The Book of Unwritten Tales 2 is the follow up sequel to its well-received original game, which I sadly have not had the chance to play, developed by KING Art and published by Nordic Games. I remember how, as a small child, one of the first games I was allowed to own was Pajama Sam and, throughout most of my childhood, I enjoyed playing many games like the Jumpstart games and the Super Solvers series. In fact, aside from Age of Empires and Civilization III, they were the only games I played for a while. But then, when I turned 10, something happened and I stopped playing games like that all together. Why bring this up? Because it has been ages since I played a point-and-click adventure game. For me this was, for all practical intents and purposes, a forlay into an entire field of gaming I have no experience in. I went in having no clue what to expect.
I'm more than pleased to announce that, even in an Early Access form, The Book of Unwritten Tales 2 has more than warmed me to the genre! Following the events of the first game, the story follows the aftermath of Elven Princess Ivodora Eleonora Clarissa, gnomish mage Wilber Weathervane, and human adventurer Nathaniel Bonnet from their prior adventure. Ivo has returned to her homeland and is now being watched over her controlling mother, Nathaniel is M.I.A., and Wilber is trying to get the magic academy, which is currently derelict, filthy, and barely capable of holding classes again.
Sadly, as the game is not complete, I only got to play two segments of the game, so it is hard to say with any degree of knowledge how well things will work out in the long run, but from what I played the story was very interesting and decently well-made. The characters of Ivo and Wilber seem very well made and put together and the visual art is all very well done. Ivo is the one I ended up spending the most time with as, aside from one annoying dead end with Wilber (which got patched just after I finished the game), I breezed through his segment with relative ease.
Regardless... Ivo is stuck locked in her room being watched over by her (pet?) bird named Cheep. Her mother does not wish her to leave for the outside world again and is currently trying to get her into an arranged marriage. However, Ivo is currently feeling unusually sick, which is odd because elves only very rarely get sick in the first place and is determined to figure out why. Meanwhile, Wilber is stuck trying his best to keep the school running. Gnomes cannot normally perform magic and his students mock him for it and his apparent struggles with confidence make it all the worse. To top it off the current headmaster is trying his best to make Wilber fail and assigning him tasks which he thinks are impossible.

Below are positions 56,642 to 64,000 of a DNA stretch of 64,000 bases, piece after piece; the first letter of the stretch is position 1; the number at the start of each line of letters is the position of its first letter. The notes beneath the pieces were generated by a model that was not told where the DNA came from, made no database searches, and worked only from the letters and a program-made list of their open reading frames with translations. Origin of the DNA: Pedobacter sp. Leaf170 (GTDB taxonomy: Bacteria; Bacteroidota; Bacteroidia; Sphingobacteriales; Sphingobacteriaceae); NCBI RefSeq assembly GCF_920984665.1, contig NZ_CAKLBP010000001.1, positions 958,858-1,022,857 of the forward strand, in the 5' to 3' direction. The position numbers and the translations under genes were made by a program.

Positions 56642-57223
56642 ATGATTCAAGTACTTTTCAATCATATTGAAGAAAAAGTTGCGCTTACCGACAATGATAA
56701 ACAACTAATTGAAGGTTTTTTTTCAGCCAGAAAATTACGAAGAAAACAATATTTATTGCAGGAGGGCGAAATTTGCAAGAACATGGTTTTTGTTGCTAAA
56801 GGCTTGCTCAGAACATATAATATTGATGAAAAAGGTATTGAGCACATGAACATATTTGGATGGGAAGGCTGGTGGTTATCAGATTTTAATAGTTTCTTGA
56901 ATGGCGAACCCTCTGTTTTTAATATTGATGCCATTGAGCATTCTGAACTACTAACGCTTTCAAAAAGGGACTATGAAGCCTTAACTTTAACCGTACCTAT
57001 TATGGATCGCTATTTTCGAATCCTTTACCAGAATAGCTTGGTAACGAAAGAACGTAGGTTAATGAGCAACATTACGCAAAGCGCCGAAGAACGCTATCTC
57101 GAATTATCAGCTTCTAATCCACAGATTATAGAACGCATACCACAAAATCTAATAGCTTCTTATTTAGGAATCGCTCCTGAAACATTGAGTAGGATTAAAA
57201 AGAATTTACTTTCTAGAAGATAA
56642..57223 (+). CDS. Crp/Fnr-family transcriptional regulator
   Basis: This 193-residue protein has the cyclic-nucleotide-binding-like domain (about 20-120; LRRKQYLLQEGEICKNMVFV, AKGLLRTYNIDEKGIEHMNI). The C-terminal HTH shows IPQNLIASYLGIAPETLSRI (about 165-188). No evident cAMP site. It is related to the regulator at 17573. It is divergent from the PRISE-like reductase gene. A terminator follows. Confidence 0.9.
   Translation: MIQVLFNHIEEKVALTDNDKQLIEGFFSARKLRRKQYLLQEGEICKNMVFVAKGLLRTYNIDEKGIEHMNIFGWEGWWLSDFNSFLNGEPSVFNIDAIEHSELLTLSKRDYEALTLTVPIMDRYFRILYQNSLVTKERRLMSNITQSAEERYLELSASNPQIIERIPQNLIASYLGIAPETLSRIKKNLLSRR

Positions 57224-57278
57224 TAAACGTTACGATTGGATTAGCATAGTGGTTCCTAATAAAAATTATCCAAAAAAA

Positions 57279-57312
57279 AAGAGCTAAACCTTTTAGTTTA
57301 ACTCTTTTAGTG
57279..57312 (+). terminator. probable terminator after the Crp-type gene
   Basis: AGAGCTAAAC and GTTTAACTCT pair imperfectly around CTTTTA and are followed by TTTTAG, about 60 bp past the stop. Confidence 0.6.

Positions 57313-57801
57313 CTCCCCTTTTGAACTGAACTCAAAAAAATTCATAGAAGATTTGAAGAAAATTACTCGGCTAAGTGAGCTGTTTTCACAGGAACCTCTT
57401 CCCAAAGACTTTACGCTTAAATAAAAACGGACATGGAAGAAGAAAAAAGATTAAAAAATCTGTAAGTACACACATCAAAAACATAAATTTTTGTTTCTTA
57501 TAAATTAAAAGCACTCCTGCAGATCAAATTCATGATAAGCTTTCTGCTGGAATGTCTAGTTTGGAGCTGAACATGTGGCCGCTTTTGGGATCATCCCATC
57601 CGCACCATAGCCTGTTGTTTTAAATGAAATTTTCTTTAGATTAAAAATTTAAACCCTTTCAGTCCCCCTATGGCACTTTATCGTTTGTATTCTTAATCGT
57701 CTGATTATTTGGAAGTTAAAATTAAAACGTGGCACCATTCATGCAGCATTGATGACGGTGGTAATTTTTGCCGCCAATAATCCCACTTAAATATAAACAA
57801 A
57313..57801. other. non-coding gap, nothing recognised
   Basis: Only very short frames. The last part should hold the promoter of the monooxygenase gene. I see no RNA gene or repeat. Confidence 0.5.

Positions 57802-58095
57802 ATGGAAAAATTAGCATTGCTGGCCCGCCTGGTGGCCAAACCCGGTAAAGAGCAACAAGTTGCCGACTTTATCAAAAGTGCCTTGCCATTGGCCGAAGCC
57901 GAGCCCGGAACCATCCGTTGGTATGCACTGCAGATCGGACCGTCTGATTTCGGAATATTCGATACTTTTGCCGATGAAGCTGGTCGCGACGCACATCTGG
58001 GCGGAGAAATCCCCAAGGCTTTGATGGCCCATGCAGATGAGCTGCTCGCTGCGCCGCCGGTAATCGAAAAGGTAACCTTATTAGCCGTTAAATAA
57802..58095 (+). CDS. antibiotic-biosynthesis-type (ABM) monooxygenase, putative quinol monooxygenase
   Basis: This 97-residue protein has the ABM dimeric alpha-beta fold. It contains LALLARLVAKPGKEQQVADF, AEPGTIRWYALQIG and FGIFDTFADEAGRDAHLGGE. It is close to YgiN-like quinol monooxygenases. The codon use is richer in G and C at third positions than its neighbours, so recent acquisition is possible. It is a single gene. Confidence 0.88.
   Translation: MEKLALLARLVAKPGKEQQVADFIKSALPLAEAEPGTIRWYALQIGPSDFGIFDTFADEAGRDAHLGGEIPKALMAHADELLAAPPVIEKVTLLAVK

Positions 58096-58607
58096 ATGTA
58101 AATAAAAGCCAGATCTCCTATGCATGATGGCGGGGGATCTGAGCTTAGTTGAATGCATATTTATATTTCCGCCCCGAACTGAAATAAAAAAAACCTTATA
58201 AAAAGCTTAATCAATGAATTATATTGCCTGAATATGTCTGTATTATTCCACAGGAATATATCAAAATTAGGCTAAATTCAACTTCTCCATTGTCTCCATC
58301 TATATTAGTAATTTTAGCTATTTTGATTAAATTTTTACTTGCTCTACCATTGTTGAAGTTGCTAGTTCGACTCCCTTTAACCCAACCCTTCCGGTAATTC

The puzzles in the game are fairly solid as well and, unlike some of the other pratfalls of the genre I have heard about which can require some obscure thought, this one was good. It made my brain-thinky-thingy work a bit, but never felt unfair or needlessly complex in its various tasks. For example, at the start of the game Ivo needs to escape from her room to the garden. Only problem is that Cheep is watching her and will tell her mother if she tries. So how does Ivo escape? She gets some sunflower seeds and puts them in a bowl for Cheep to eat, picks up a mirror he was vainly admiring himself in, places it against a statue in the corner of the room, which causes Cheep to go back to the mirror. When he does he'll end up sitting on a music box which can be opened and he'll flutter down absentmindedly into it, where it closes trapping him inside.
The game holds a very solid amount of humor thought it will be very hit-or-miss whether or not its brand of comedy holds personal appeal. The humor is very referential to things in gaming culture. For example, Ivo shares the history of a dragon's head that was given by 40 brave warriors who stepped in to defeat the monster and claim the reward, only for another group of adventurers to come forward with an identical head to claim the reward, and another, and another. Thankfully these jokes aren't in-your-face to the point of being groaners and most are little more than nice little references, but there are a LOT of said references to the point it can potentially be frustrating. For me the jokes were great, but I can most certainly see someone being wary of it.
That is as much as I can really say on the game, as it is nowhere near complete which is a huge problem. Is the story good? What I played seemed good, but for all I can tell the next hour to two may be a jumbled mess, the puzzles could become unfair, and the like... But I doubt that will happen since, so long as they stay the course, they will come out with a healthy and fun game. Considering the reception from KING's previous game, I would say that this game is more than worth keeping your eye on. It single-handedly got me interested in the genre after-all, despite being in a pre-release state.